ROUND TABLE - came with Queen Ginevere as part of her dowry. Its roundness was in “the likeness of the world”. It could seat more than 100 knights who were equal in status. Merlin found 50 outstanding and pious knights. 50 more were from Leodegrance (Guinevere’s father, king of Cameliard). They sat together for the first time at the wedding feast of Arthur and Guinevere. This is how the fellowship of the Round Table started. Another version says that the Table was made by Merlin and given to Uther Pendragon. Uther Pendragon, in turn, gave it together with 100 knights to his son as a wedding gift.
STONEHENGE - a magic place on Salisbury Plain. The stones there are said to have been placed by Merlin as a memorial to valiant warriors.
the SIEGE PERILOUS - a seat at the Round Table reserved for the knight who would achieve the Quest of the Grail.
TRISTRAM - the story of his love to Iseult is probably earlier than that about Arthur and Guinevere and has its source in French literature.
The son of the king of Lyonesses, a skilful hunter and harper. The story of his love is described under ISEULT. But there was also another Iseult in his life whom he married. However, it was the first Iseult, that of Ireland, who died by his side.
TENNYSON, Alfred (1809-92) - an English poet, author of “The Idylls of the King” and “The Lady of Shalott” who used the medieval myth of King Arthur to show the decline of civilisation.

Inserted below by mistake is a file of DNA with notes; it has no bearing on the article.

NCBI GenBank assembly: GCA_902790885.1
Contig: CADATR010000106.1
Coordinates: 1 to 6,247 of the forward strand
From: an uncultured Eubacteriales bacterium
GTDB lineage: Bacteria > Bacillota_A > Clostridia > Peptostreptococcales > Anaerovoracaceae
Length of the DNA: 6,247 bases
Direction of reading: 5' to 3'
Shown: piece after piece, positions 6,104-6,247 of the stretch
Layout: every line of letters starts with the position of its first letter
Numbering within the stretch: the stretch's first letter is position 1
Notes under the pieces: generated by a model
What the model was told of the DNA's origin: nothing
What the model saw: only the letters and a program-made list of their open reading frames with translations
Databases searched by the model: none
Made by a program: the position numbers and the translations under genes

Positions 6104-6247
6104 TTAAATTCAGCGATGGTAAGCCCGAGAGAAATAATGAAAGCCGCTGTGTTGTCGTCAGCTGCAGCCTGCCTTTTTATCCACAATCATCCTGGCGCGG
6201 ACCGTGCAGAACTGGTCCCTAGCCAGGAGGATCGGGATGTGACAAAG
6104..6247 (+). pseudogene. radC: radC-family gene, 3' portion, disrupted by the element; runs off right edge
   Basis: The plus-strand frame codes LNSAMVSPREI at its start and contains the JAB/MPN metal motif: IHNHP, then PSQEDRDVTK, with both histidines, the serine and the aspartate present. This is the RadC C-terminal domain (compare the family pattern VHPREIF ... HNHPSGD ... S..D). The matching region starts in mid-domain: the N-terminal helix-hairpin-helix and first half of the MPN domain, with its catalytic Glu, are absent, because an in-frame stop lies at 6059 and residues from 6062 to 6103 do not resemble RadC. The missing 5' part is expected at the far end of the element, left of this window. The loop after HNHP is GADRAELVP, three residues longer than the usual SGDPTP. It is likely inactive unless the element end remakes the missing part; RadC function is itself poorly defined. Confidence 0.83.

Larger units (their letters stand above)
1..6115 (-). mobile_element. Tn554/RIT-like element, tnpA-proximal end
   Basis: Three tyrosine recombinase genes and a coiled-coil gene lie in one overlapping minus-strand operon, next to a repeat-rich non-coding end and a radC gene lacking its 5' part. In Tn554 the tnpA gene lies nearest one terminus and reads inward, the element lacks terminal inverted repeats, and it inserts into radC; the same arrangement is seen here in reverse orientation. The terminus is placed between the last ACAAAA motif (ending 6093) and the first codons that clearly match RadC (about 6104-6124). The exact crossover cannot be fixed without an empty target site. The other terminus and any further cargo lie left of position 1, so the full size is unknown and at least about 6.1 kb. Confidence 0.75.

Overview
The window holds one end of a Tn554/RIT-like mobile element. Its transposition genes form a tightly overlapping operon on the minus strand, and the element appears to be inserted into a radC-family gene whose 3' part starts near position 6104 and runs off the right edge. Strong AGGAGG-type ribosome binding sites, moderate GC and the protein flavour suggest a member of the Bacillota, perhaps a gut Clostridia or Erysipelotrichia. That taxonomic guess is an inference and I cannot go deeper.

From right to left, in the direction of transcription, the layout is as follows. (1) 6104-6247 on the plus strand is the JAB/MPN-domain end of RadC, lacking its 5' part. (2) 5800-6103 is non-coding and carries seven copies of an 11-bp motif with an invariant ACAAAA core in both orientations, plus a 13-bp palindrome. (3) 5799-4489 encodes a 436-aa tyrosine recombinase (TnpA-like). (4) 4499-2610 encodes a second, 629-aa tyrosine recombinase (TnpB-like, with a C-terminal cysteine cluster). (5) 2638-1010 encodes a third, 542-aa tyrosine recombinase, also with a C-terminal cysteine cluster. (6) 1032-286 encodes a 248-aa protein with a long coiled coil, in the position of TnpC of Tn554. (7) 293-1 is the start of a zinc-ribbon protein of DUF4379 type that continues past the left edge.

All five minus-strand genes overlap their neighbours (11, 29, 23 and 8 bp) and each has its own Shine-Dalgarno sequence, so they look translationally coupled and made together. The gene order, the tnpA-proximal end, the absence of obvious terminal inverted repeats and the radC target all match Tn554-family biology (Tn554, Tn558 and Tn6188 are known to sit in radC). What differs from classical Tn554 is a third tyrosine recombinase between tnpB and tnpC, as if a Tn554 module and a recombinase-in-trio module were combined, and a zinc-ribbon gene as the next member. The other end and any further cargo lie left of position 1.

UTHER PENDRAGON - king of the Britons and father of Arthur. In Welsh, “Pendragon” means “”chief leader in war”.
VIRICONIUM - said to be the true capital of Arthur’s kingdom. It used to be a Roman city. Now, only ruins are left. It is located close to Shrewsbury in Shropshire.
VIVIEN - the name given to Lady of the Lake. Other names given to her are Nimue and some identify her with Morgan le Fay. Sometimes she is presented as a helpful character and sometimes as malicious. Merlin fell in love with Vivien and she imprisoned him so as to keep him forever.
WAGNER Richard - (1813 -83) German composer. Parsifal was his last opera staged in 1882.
WACE, Robert - (12th century) - Anglo-Norman poet, author of Le Roman de Brut
EXCALIBUR - the sword which a 15-year old Arthur drew out of the stone. Nobody before him was able to accomplish it. This deed gave him royal power over 30 kingdoms.
YANKEE - “A Connecticut Yankee in King Arthur’s Court”, (1889) a comic novel by Mark Twain describing adventures of an American who was moved in time to King Arthur’s times.
ZEST - a feeling of pleasure excitement and interest (Collins Cobuild English Language Dictionary) that you feel when exploring the legends of King Arthur and the Knights of the Round Table.
|Produced in Poland by British Council © 2004. The United Kingdom's international organisation for educational opportunities and cultural relations. We are registered in England as a charity.|